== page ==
Another Cyber Monday scam to be aware of is the ticket sale to an imaginary event. While this year, the false ticket scam may appear less due to COVID-19 restrictions and guidelines, it is still out there. This scam promises tickets to events that are entirely made up.

The best way to avoid this is to go directly to the performer, show, or venue's website and verify whether the event is legitimate. Also, several venues and verified ticket sale websites have customer service contact numbers you could use to verify an event's validity.

6. The Gift Card Sham

Gift Cards can be an excellent gift for those who are challenging to shop for. Keep an eye out for discounted gift cards that are too extraordinary to be true. It is possible these gift cards could be stolen from their rightful owners or not be worth as much as advertised.

The best way to avoid a gift card scam is to only purchase and use gift cards with a valid retailer or retailers' website.

7. The Fictitious Advertisements

As previously stated, anyone can create a Facebook, Google, or even an email advertisement, not just a company! Be wary of any advertisement that promises incredible savings or looks a bit overdone. Companies pay a lot of money for professional-looking advertisements. If you see any that look suspicious, it is imperative to not click on them.

Instead, visit the established retail website to see if the sale is authentic. If you see any suspicious advertisements, you can report them directly to Facebook, Instagram, or Google.

8. The Fabricated "Secret Sister" Pyramid Scheme

A scam that originated in 2015 continues to circulate social media in 2020. The "Secret Sister" gift exchange is an online version of the typical holiday game, Secret Santa. The "secret sister" social media post prompts people to purchase a gift worth $10 and send it to a randomly selected giftee. Somebody will then pay the favor back to you. You are "guaranteed" to receive between 6-36 gifts. According to the Better Business Bureau, the Secret Sister gift exchange is actually an illegal pyramid scheme.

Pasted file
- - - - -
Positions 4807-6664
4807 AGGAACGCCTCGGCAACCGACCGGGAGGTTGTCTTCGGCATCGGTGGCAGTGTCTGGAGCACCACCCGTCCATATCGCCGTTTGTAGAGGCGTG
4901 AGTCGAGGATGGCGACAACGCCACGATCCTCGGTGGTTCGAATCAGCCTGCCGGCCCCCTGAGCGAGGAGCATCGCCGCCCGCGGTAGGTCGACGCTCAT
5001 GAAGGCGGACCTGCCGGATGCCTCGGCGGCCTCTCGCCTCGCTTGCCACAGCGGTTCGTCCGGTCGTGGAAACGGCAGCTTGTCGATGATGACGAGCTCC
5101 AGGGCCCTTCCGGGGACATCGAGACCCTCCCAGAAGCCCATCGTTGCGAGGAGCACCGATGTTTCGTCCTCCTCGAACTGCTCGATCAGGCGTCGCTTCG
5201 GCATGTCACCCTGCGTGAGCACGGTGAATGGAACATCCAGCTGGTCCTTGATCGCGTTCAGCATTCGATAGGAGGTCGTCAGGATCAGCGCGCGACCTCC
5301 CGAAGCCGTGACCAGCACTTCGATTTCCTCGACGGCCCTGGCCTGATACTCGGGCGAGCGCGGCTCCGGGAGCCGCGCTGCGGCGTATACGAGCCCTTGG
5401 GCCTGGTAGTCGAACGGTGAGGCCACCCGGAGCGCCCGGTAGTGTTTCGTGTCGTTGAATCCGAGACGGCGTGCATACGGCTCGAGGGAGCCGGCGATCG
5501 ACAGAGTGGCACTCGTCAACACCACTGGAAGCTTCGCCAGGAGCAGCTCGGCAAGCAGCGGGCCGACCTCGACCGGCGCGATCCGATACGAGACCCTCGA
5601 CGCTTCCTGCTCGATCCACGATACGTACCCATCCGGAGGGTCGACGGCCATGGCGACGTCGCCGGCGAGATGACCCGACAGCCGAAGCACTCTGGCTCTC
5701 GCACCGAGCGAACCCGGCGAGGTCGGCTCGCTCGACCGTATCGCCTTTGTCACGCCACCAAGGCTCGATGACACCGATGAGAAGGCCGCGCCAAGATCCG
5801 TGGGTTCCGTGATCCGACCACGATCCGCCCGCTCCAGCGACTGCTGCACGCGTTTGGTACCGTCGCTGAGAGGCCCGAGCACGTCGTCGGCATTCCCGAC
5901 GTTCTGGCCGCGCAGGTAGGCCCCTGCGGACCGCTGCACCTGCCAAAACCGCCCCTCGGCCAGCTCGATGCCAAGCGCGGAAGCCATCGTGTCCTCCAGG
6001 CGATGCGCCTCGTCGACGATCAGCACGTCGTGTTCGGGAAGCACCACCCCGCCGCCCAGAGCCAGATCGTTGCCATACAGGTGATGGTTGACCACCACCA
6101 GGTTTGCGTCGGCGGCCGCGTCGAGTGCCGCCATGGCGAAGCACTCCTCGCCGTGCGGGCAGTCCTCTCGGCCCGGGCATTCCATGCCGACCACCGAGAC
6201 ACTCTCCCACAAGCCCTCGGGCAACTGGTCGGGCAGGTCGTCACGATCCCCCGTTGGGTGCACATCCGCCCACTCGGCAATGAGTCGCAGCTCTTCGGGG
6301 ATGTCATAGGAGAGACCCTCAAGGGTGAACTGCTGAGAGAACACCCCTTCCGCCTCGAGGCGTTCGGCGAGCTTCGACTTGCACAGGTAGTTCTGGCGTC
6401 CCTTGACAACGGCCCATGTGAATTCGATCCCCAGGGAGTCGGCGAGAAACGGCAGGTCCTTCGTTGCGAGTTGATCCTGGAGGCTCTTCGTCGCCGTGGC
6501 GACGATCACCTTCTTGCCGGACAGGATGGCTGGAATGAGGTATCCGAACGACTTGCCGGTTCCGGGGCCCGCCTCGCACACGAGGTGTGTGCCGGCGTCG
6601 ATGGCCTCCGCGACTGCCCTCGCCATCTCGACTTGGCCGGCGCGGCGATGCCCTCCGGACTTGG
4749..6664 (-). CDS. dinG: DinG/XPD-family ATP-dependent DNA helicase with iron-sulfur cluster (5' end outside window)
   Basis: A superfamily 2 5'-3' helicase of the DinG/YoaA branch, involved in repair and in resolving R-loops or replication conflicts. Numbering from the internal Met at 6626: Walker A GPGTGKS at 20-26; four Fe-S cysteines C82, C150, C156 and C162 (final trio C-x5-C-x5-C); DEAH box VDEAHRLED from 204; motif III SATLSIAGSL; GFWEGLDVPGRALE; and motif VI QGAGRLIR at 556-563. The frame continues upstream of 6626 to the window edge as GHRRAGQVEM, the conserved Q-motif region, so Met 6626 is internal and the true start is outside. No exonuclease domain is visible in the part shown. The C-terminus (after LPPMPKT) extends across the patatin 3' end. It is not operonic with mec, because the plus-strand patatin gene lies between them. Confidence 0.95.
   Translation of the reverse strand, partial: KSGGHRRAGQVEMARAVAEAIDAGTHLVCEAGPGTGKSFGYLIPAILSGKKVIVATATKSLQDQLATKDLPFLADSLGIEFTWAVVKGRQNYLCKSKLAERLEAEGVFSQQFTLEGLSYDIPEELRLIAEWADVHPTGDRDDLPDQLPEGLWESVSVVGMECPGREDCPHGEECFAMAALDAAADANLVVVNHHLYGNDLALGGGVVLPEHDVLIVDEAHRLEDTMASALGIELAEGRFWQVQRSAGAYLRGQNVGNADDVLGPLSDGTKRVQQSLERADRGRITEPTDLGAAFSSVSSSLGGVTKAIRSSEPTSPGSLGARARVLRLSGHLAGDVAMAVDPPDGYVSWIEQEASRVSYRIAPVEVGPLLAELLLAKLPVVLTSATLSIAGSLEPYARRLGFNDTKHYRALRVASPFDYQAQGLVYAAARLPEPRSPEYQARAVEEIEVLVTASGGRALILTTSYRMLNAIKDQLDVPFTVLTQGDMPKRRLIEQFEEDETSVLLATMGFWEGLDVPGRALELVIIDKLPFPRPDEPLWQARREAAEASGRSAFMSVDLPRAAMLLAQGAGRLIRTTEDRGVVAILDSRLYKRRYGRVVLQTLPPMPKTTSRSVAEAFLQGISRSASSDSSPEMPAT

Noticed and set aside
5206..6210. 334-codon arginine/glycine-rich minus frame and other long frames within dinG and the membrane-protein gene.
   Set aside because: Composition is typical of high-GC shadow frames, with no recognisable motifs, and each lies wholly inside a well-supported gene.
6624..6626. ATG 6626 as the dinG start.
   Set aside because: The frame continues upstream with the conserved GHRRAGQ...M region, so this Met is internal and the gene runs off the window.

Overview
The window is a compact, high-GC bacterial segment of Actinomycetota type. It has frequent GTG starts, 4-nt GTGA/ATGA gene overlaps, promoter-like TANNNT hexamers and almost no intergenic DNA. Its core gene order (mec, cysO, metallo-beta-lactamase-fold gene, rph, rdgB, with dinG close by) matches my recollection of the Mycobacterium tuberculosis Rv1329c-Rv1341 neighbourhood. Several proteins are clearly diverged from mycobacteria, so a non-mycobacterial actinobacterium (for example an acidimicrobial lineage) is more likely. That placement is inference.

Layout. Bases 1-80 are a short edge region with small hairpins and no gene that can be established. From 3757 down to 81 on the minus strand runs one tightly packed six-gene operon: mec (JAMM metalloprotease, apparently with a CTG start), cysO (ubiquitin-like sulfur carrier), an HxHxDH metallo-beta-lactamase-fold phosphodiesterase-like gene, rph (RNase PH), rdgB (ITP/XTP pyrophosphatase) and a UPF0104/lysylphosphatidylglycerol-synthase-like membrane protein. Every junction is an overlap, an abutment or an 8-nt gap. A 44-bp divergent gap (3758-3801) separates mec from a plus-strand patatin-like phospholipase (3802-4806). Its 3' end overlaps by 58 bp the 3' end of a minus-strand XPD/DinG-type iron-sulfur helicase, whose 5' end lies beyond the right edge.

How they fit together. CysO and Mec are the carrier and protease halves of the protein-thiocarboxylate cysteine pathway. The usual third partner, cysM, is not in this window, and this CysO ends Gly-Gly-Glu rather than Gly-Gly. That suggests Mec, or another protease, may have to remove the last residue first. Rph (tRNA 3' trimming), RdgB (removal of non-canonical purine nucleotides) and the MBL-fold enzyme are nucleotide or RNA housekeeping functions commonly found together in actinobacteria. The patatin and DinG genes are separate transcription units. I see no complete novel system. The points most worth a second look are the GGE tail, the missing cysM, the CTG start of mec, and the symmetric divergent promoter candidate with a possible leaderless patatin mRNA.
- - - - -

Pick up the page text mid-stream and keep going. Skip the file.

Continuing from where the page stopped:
The favor isn't always paid back. You may receive nothing in exchange for the $10 gift you gave away to a stranger. Along with this, you are also sending your personal information, including your name and address, to a complete stranger. This information could then be used for identity fraud.

The best way to avoid this scam is not to believe everything you see on social media! While the secret sister gift exchange idea is kind, some people's intent is not as kind.

9. The Credit Card Hoax

Credit card skimming doesn’t only happen at gas stations or physical ATM's, hackers have gone digital by planting malicious code into retail sites designed to collect your information. It may be difficult to decipher if hackers have compromised a retail website.

One of the best ways to tell if a website has been compromised is to pay close attention to the site itself. When Hackers mess with the coding on the back end of a website, the user interface could look slightly altered. This could appear in the form of a glitch, misspellings, or a confusing layout.

A few of the best ways to protect yourself against this kind of attack is to enable purchase alerts on all of your debit and credit cards. This will notify you any time a purchase is made on your card. If your information is stolen from a compromised site and used elsewhere, you will be notified immediately. Another tip is to not save any personal information or card information to a website. Again, if the site is compromised, you don't want hackers to access the data you saved within the website.

10. The Counterfeit Contest

Also known as the bait and switch method, counterfeit contests could appear in your email or as a pop up in your browser. An example of this is an email claiming that "you are the lucky winner of a brand-new iPhone 12!" All you need to do is enter your personal information, or better yet, you ONLY need to pay for shipping. These false sweepstakes are used as bait to encourage users to enter as much information as possible. Once data is collected, a hacker could steal your identity or funds.

What to do? Be wary of any browser pop-ups or emails notifying you about winning a contest that you never entered. Delete them immediately.

USALLIANCE Financial wants you and your finances to be safe when surfing the web this Cyber Monday! Make sure your funds are safe by only shopping on secure, verified sites. For more information on how to keep your personal information safe and secure, check out our blog! Happy Shopping!